Millennium Post

Two-sided benefit

Double deduction on donations to central funds will benefit government and businesses with former getting more funds and latter becoming socially responsible entities

Two-sided benefit

The economic survey of 2019-20 has called for extensive use of behavioural economics. A key area where this can work wonders is taxation. Several broad funds of the Central Government should be created such as the National Defence Fund, the National Education Fund, etc. A 200 per cent deduction should be given for donations to these funds.

This system has immense benefits for both business and government. The business can enhance its reputation by saying "We donated for our soldiers" by contributing to the National Defence Fund. The government gets Rs 50 instead of Rs 35. The business owner can support the cause he believes in, at a very low cost. A donation of Rs 50 requires an additional payment of just Rs 15. Unlike tax, there is a positive feeling attached in paying this 50. The business owner can get respect in his social group by saying "I donated Rs 50 lakh for the education of poor children" if he donates to the National Education Fund. Nobody will care if he says "I paid Rs 35 lakhs in income tax" because his friends will say, "obviously you did, otherwise the government would arrest you".'

The only benefit from paying your taxes is not having to pay penalties or having your assets attached. By donating, the personal benefits are substantial. You get a sense of personal satisfaction and enhanced respect. There are also clear business benefits to being a socially responsible entity. Consumers want to buy your products. Talented employees want to work for you. Investors want to invest in you. It makes complete sense to pay a little more for all these benefits. So it would often make sense even for a soulless corporation to donate. It would make sense for homo economicus, not just homo sapiens.

This is also a very good way to channelise people's sympathy and their desire to participate during national events such as a terror attack or a natural calamity. The government must actively seek donations. It is extremely important that money is collected as soon as disaster strikes. Public memory is short but the expenditure is drawn out. Rebuilding costs much more than rescue. But no one pays for rebuilding. Funds must be collected when newspaper headlines (and more importantly, Facebook newsfeeds) are with you. This means advertisements. The advertisements must clearly state the 200 per cent deduction. This will showcase that the government is committed to the cause as they are willing to forgo double the tax revenue for this cause.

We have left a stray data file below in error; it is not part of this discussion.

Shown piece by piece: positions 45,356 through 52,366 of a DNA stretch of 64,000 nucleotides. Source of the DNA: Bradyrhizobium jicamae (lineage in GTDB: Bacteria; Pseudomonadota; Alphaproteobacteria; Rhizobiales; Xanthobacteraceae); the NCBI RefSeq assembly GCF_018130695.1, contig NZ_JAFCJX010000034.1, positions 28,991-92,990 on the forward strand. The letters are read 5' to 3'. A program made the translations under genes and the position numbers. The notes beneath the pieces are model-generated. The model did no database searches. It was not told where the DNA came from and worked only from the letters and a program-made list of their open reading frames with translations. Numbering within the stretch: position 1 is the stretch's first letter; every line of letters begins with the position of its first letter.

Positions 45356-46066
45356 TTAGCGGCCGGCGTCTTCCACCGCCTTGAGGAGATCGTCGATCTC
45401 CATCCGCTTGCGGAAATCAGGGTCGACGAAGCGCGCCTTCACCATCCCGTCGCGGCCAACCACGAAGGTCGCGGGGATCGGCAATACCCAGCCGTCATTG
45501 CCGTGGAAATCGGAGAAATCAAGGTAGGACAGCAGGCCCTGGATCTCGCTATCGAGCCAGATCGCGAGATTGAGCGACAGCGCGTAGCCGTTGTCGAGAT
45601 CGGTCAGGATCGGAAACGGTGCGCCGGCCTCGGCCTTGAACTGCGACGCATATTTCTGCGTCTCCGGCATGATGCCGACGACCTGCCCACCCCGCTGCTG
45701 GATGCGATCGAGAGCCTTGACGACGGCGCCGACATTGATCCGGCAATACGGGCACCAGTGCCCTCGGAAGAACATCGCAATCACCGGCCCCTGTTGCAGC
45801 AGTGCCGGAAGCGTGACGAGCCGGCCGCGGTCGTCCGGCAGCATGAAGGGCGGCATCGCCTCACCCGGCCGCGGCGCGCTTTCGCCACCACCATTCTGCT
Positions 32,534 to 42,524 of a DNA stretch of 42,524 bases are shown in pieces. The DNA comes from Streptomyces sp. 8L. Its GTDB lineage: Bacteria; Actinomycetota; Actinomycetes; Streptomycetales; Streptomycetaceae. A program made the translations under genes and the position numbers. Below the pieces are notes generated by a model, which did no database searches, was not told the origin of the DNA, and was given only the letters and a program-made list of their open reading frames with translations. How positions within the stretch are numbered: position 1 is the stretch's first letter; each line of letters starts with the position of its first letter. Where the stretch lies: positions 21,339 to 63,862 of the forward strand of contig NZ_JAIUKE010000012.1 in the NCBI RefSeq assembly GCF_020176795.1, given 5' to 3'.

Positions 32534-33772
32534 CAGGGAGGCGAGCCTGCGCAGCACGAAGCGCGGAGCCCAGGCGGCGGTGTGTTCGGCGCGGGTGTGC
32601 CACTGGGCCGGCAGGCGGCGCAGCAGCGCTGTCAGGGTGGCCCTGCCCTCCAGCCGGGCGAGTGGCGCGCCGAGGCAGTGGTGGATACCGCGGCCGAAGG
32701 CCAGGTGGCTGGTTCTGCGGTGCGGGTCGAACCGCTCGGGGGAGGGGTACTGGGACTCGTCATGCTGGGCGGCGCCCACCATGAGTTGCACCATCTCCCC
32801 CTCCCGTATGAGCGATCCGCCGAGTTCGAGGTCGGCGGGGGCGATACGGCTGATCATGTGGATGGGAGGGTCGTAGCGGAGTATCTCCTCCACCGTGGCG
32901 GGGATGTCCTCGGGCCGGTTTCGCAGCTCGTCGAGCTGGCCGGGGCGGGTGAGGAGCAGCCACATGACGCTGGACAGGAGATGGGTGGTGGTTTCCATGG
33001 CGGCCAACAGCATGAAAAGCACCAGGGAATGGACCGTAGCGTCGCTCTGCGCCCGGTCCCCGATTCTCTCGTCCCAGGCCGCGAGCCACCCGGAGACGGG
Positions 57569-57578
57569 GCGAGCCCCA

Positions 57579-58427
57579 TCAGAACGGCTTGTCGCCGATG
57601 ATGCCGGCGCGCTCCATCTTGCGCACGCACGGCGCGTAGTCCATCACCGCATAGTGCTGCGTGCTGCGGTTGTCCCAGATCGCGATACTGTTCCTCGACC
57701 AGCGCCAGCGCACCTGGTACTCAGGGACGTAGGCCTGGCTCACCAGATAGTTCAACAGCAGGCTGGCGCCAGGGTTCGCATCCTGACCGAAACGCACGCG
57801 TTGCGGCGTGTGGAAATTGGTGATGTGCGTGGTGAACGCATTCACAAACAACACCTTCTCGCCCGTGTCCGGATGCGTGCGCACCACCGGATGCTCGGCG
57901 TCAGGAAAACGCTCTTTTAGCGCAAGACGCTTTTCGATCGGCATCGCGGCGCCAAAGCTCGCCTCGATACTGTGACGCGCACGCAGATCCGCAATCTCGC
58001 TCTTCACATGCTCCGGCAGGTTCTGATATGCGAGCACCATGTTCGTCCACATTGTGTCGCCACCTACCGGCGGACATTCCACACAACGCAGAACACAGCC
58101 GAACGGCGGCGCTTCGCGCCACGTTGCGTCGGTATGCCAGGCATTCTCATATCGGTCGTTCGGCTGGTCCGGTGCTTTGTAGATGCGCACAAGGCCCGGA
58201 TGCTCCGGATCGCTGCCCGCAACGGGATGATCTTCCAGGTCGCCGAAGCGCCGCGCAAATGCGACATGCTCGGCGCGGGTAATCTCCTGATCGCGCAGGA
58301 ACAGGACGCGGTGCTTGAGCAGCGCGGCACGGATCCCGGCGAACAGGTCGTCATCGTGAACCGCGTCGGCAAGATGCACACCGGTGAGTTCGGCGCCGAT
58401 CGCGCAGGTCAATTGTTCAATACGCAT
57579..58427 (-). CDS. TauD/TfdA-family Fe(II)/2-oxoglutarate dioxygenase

Would it be unethical for the government to ask its citizens for money to do its job? Wouldn't it be more unethical to let people's sympathy go to waste, or worse, to let it go towards some unscrupulous NGOs?

The money goes straight to the department or ministry that needs it. This saves the trouble of going through the finance ministry for funds. Emergency funds can be raised easily by the respective ministry.

Recognition and appreciation can go a long way in getting people to donate. The lowest level can be an automated email by the recipient department thanking the donor. The highest level can be a trophy or medal awarded by the Prime Minister at an annual function. Just a few hours of the Prime Minister's time can help raise thousands of crores. Acknowledging the actual impact will take this even further. For example, a person who donates Rs 10 crores to the HRD ministry can be given a certificate that says, "Your donation has funded the education of 10,000 children".

There will be healthy competition on two sides: On the donors' side, taxpayers will compete to win the highest awards within their social

circle. This means more resources to fund public welfare. On the recipient's side, ministries and departments will compete to demonstrate that they are worthy of donations. The recipients that can achieve a greater impact for lesser money will be able to attract more donations.

The system is a wonderful win-win. The government gets more money. The taxpayers are much happier because they are donating, not paying a tax. The ministries perform better work to attract donations. There is no potential harm. At worst, taxpayers don't opt-in. In that case, they end up paying tax normally and nothing changes.

To be truly effective, the deduction needs to be insulated from Minimum Alternate Tax. This can be done by allowing a 200 per cent deduction while computing "book profits". The proposed Direct Tax Code is intended to modernise the income tax law. With the 200 per cent deduction, it can also become ground zero for behavioural economics in India.

(The author is a Chartered Accountant and Company Secretary topper with expertise in Corporate Affairs. The views expressed are strictly personal)

Yugantar Gupta

Yugantar Gupta

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